The start of the year has been defined to at least some extent by a series of dovish calls from the Federal Reserve. Slowing US inflation and fears over the global economic outlook – caused in no small part by aggressive US trade policies – have cast a shadow over domestic growth prospects. The Fed is therefore pushing a message of keeping interest rates unchanged in a bid to encourage consumer spending and in turn bolster the economy.
Traditionally, such a narrative would be seen as negative for the US Dollar, but a series of extraordinary circumstances are prevailing right now and this has pushed the DXY Dollar Index – a measure of the greenback versus six other major trading currencies – close to fresh highs for the year. A key risk here appears to be that inflation will soon start to take off once again, forcing the Federal Reserve to resume its hawkish narrative, driving the dollar higher as a result. So, bearing in mind that Central Banks are supposed to envisage inflationary pressures before they materialise, what are the major drivers to look for as this narrative unfolds, and how can they be traded?
Failure for the US and China to reach a compromise over trade by the March 1st deadline (or alternatively for the deadline to be pushed back) could lead to renewed inflationary pressures emerging. As has been seen since the tariffs were first rolled out, the strengthening US dollar and a lack of flexibility amongst consumers has offered importers a degree of protection against rising prices. Assuming there’s no change in the underlying situation, this would have the potential to drive inflation higher, meaning that the dollar may find fresh support.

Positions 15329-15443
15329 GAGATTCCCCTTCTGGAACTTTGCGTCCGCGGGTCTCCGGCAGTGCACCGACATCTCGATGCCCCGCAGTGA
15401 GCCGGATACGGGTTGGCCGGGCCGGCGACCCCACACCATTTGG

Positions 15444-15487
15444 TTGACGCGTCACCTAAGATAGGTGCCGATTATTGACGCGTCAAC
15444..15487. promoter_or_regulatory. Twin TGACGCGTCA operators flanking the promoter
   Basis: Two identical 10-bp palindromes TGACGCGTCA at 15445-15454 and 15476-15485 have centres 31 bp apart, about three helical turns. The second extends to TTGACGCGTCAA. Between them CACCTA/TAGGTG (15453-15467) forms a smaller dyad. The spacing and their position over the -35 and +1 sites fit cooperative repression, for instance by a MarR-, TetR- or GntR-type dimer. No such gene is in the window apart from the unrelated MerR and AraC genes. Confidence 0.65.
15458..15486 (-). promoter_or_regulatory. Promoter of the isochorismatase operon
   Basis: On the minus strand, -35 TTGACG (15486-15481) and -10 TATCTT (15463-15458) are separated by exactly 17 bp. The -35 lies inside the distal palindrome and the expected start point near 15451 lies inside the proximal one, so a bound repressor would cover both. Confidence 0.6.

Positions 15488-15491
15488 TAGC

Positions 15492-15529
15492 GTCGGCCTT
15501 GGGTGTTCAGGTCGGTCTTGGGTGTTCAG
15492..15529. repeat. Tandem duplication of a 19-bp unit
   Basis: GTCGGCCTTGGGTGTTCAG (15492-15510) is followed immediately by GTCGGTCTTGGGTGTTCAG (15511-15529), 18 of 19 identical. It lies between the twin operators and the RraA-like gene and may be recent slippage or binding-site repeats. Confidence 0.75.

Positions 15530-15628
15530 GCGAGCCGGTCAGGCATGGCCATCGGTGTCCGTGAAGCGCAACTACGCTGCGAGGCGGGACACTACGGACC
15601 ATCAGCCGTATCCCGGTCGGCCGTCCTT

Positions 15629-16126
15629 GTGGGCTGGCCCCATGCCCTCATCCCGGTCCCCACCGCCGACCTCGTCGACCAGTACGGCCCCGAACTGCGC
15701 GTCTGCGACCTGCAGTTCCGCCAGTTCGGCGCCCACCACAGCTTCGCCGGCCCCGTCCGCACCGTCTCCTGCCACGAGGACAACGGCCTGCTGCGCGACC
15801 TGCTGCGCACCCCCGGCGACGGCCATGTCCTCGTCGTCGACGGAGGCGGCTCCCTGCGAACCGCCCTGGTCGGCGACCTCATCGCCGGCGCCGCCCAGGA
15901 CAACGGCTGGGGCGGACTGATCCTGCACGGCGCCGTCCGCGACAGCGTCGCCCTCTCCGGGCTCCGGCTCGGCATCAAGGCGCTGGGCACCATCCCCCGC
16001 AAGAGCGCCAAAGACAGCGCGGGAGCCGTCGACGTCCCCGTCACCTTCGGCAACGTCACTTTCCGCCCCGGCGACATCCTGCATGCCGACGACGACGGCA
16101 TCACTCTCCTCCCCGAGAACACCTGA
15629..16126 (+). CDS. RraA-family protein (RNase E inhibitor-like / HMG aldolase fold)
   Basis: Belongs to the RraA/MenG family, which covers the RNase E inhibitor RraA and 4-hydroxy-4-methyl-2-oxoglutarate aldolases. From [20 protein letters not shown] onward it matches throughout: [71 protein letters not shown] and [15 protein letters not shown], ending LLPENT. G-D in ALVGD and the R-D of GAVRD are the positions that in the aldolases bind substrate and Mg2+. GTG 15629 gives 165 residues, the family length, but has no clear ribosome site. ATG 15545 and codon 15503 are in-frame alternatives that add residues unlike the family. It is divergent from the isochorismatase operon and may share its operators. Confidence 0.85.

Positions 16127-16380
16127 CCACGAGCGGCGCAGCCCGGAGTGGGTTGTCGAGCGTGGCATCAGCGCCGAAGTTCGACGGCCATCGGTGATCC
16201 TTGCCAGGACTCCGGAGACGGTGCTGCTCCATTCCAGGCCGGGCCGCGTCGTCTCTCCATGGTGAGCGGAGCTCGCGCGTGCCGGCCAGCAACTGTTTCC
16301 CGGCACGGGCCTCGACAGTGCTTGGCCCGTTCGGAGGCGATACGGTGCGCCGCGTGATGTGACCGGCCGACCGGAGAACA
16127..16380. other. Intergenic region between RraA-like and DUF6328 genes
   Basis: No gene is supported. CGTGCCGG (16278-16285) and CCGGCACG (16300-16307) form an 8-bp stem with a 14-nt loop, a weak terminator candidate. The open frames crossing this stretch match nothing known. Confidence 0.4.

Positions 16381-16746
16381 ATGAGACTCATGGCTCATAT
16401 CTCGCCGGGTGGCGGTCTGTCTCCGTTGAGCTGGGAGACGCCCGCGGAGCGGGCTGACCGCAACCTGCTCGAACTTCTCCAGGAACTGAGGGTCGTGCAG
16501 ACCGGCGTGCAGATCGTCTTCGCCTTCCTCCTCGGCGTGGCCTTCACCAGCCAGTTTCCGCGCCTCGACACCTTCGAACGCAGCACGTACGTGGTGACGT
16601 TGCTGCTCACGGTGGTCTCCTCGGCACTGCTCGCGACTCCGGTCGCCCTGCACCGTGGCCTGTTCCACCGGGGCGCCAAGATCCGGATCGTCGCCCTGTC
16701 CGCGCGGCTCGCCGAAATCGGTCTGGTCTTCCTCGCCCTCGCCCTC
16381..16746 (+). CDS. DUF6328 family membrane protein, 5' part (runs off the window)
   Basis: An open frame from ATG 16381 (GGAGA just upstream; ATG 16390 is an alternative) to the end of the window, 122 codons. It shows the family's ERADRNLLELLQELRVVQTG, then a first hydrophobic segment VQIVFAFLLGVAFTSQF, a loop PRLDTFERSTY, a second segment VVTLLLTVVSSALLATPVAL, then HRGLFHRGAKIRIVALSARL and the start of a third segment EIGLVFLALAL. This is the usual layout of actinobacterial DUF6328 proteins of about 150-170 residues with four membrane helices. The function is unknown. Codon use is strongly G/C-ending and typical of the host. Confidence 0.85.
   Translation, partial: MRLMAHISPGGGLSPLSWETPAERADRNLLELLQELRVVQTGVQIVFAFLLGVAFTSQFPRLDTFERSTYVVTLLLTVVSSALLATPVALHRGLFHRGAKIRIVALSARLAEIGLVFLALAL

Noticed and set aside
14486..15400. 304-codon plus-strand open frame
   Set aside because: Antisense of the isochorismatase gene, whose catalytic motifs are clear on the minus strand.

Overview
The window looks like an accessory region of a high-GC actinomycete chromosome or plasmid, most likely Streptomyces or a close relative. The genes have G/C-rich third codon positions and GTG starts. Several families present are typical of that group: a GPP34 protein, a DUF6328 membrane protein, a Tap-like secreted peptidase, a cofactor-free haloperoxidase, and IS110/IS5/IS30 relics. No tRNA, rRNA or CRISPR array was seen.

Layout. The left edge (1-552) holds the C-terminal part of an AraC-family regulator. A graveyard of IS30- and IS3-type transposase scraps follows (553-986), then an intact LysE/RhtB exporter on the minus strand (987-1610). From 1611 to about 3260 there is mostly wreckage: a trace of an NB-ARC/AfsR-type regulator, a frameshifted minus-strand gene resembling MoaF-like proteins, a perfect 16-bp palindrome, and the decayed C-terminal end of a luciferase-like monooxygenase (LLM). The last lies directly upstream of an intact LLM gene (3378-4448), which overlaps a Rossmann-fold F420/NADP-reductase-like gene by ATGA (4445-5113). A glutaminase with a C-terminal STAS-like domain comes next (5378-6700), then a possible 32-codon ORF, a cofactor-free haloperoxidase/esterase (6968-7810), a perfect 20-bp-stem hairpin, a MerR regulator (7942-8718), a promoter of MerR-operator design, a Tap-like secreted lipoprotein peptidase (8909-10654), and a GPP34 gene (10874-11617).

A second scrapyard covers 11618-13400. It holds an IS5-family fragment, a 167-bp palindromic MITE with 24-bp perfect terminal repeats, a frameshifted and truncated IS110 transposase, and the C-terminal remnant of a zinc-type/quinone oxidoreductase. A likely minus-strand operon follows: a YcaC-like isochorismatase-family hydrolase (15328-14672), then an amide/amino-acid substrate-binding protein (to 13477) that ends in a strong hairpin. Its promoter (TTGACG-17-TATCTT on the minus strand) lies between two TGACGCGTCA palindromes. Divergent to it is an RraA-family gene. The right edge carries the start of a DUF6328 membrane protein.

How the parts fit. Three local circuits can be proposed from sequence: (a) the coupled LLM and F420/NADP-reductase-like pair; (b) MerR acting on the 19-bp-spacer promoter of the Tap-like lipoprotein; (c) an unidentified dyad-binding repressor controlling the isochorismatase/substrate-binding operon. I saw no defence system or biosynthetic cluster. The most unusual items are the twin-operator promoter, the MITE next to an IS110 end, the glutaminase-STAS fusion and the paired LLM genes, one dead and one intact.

There’s a measure called the St Louis Fed’s Adjusted Monetary Base. The number is printed each fortnight and shows all the money held on deposit by financial institutions. Following the credit crisis, Fed stimulus measures saw this figure increase dramatically:
There’s some concern that as this figure declines, it illustrates a movement of capital out of the banks and into the real economy. A sharp move lower here could therefore be seen as a warning sign that consumers will be spending more – the decline in this reading from October 2015 to December 2016 coincided with an uptick in US inflation from 0% to almost 3%. A move of this magnitude from the current 1.9% would certainly necessitate a reaction from the Fed.
Donald Trump’s generous tax breaks were seen as a calculated gamble to try and bolster economic growth in the longer term, but at least so far the impact is looking to have been rather short lived. However, with the 2022 election already coming into focus, could another round of incentives be on the table? With the Republican party weakened in Washington, that might not be an easy feat to achieve, but a bipartisan consensus to fund infrastructure projects in the US could lead to further amendments to taxation and spending policies. Depending on how this maps out, the benefit could well pave the way to higher inflation.
The Fed is targeted with keeping inflation at 2% and the core tool for enabling this is monetary policy, principally adjusting the rate of interest. There’s plenty of reasons to see why the Fed’s idea of sitting tight and doing nothing for most of the year ahead won’t work, but with their responsibility being to second guess the market, it’s the early indicators of inflation – rather than inflation itself – which have the potential to send the real signals. Higher US interest rates should almost inevitably lead to a stronger US Dollar.
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Ongoing rate curve repricing and risk asset reaction perfectly illustrate how worryingly reliant investors have become on easy money policies